Actually, Fukudon means “happy don”.

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Remus Seow pictured with his staff. Photo: Zachary Tang/HungryGoWhere

5. What was the worst day?

There was one day I almost went crazy. When it comes, it all happens at the same time. One staff member was down with Covid, the gas ran into problems, the fryer was spoilt, all on the same day. And I had long queues. I closed the shop, rushed to get all the things settled. I got through all that. This happens occasionally.

I came to a point where I got numb to it, but I’m able to be more prepared. 

I can put in place timelines, and if someone is sick, how to cover them. I try to make it work. At the end of the day, I tell myself the day will still go on, people will still complain, but you just go with the flow. You need to tell yourself to just do the best that you can. Whether it’s good enough for other people, it does not matter. It matters only to you.

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Fukudon’s menu. Photo: Zachary Tang/HungryGoWhere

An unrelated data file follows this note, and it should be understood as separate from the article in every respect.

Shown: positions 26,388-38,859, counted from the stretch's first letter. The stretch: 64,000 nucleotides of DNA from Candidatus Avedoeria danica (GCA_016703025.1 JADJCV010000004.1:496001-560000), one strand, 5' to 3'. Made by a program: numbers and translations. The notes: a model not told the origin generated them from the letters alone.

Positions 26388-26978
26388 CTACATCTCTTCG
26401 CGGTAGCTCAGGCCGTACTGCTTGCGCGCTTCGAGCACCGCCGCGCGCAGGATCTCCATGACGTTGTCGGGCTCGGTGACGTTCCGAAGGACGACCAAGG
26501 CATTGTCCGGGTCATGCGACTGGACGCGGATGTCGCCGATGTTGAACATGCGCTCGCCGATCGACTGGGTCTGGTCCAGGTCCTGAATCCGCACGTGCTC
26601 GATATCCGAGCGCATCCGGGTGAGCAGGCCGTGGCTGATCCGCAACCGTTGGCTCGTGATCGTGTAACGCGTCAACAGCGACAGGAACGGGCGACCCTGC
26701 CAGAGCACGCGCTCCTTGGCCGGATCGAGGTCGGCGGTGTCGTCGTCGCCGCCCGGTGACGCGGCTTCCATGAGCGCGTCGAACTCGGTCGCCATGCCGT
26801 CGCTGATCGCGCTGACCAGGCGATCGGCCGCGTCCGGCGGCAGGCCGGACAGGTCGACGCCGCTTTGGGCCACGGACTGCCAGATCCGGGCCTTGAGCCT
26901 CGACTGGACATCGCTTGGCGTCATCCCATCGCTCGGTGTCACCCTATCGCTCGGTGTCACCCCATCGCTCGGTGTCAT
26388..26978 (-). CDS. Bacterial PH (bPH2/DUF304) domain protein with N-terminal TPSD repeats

6. How has being a hawker affected your personal life?

I wouldn’t say it’s crazy, crazy. My life is a simple life. Just play mahjong and poker. Three nights ago, I was playing poker for three days straight. But not a crazy amount, lah, just hanging out with friends.

It’s how simple or how complicated you want your life to be. There’s a lot less me-time with my wife, but I still try to spend as much time with my family. 

My wife is off on the weekends, and then on Monday, my mother-in-law takes care of our daughter, together with my helper, and from Tuesday to Friday, our daughter will be at my mum’s place where my mum educates her in Mandarin. It’s the best I can do.

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Remus Seow at work. Photo: Zachary Tang/HungryGoWhere

7. Plans for Fukudon?

We want to open another three outlets, each with a different concept, depending on the chef we bring in.